Lung Cancer - Non-Small Cell: Latest Research

Approved by the Cancer.Net Editorial Board, 12/2022

ON THIS PAGE: You will read about the scientific research being done to learn more about this type of cancer and how to treat it. Use the menu to see other pages.

Doctors are working to learn more about non-small cell lung cancer (NSCLC), ways to prevent it, how to best treat it, and how to provide the best care to people diagnosed with this disease. The following areas of research may include new options for patients through clinical trials. Always talk with your doctor about the best diagnostic and treatment options for you.

  • Personalized drug therapy. Researchers are looking at features of lung tumors that can predict whether a specific drug, such as chemotherapy or targeted therapy, may be effective. To collect this information, patients are increasingly being asked to have additional analyses of the tumor samples taken when the disease is first diagnosed. In many patients for whom chemotherapy is recommended, the amount of tumor tissue removed during the biopsy to diagnose their cancer is not enough for these additional tests. These patients may be asked to have another biopsy to help plan treatment and, if part of a clinical trial, to help researchers find better ways to treat lung cancer. Learn more about personalized therapy.

  • Targeted therapy. Researchers are looking at gene and protein changes that could be new targets for treatment. These include changes called NRG fusion. Additional research is also being done to study drugs that can help patients after an initial targeted therapy stops working.

  • Immunotherapy. Promising results in immunotherapy for NSCLC and the recent approval of multiple types of immunotherapy are leading to more research on using these types of drugs to help the immune system control NSCLC growth.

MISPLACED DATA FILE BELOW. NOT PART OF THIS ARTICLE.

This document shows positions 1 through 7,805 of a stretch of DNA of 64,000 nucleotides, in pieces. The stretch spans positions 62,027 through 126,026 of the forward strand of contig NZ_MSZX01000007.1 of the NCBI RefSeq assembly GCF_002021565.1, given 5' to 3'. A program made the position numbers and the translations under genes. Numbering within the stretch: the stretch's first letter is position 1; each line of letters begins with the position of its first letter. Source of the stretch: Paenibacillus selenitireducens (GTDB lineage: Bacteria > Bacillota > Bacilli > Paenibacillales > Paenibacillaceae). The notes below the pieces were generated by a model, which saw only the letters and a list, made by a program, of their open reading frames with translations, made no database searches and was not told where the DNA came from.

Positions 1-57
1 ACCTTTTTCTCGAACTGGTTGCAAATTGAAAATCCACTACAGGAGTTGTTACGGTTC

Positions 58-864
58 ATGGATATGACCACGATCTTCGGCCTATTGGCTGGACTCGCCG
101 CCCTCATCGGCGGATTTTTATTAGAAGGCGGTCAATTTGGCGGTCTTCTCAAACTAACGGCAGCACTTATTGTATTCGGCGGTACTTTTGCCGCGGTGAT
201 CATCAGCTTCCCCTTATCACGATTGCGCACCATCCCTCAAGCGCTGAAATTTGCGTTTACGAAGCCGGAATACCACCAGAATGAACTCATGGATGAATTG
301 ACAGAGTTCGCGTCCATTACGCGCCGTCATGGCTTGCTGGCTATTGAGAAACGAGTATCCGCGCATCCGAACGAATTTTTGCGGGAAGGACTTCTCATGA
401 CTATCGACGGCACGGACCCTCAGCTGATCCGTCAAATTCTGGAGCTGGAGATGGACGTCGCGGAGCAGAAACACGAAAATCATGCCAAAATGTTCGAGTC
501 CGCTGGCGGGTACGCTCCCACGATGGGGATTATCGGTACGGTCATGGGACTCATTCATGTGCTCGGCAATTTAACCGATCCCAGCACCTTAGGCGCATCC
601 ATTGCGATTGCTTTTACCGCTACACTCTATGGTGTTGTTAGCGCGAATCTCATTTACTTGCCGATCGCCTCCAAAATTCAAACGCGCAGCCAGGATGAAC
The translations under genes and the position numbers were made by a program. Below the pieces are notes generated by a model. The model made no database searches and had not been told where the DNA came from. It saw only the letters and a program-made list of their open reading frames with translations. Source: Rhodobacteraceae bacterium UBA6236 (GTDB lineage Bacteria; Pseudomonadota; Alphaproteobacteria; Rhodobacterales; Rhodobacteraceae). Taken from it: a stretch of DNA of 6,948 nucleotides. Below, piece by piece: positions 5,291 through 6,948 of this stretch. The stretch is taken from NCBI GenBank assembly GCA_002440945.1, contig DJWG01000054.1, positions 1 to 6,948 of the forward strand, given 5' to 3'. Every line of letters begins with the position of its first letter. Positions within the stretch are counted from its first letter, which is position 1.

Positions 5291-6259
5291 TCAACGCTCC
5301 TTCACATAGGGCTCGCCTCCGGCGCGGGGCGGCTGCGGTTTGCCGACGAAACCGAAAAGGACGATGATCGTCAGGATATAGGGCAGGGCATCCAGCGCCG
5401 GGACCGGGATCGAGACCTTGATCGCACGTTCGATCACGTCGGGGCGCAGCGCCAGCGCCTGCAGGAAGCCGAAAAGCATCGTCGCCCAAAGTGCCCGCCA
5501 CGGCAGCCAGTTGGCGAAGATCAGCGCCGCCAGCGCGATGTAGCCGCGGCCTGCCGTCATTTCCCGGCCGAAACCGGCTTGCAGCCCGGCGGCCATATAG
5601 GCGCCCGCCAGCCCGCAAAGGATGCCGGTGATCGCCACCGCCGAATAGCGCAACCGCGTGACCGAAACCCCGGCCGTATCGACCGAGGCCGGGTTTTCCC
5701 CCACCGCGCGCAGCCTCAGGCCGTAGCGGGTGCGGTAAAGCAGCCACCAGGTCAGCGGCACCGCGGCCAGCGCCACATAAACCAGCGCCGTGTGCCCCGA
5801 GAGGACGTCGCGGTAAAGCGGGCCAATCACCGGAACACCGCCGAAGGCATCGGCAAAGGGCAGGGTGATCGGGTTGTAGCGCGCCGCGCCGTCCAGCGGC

• Better techniques for surgery and radiation therapy. Doctors are finding ways to improve the effectiveness of surgery and radiation therapy while reducing the side effects of these procedures. For example, a current study is comparing the removal of early-stage NSCLC by lobectomy to removal by wedge resection or segmentectomy. This is to preserve nearby lung tissue. Stereotactic radiation therapy is also being studied for NSCLC. This technique is used to focus radiation therapy more directly on the cancer and avoids more of the healthy tissue. Advances in all types of treatment will improve doctors’ ability to combine medication, radiation therapy, and surgery for the treatment of all stages of NSCLC.

  • Liquid biopsies: Free-floating cancer DNA from blood tests can be used to find molecular changes in your cancer. These are typically used at initial diagnosis and at the time when certain targeted therapies are no longer working (at the time of acquired resistance to a treatment). Research is ongoing to evaluate new ways to use liquid biopsies to assess response to treatments or detect remaining cancer DNA after surgery.

  • Improved screening. NSCLC is more successfully treated in its early stages, which has raised interest in screening people for lung cancer before it causes signs and symptoms. Researchers are studying improved screening techniques, including genetic testing and blood tests to learn which people have a higher risk of lung cancer.

  • Stopping tobacco use. Even with the best methods for the early detection and treatment of lung cancer, the best way to save lives from lung cancer is through programs to encourage people to never begin smoking and, if they have, quit cigarette smoking. For most people, lung cancer is a highly preventable disease. Even for people diagnosed with lung cancer, stopping smoking lengthens their lives, lowers side effects, and lessens their chance of getting a second lung cancer. Quitting smoking is hard at any time, and even more so during cancer treatment. The health care team can help make it easier to quit smoking with nicotine replacement and other techniques. Read about one recent study that confirmed stopping smoking helps people with lung cancer. Research continues into new ways to help people stop smoking.

  • Palliative care/supportive care. Clinical trials are underway to find better ways of reducing symptoms and side effects of current lung cancer treatments to improve comfort and quality of life for patients.

Looking for More About the Latest Research?

If you would like more information about the latest areas of research in NSCLC, explore these related items that take you outside of this guide:

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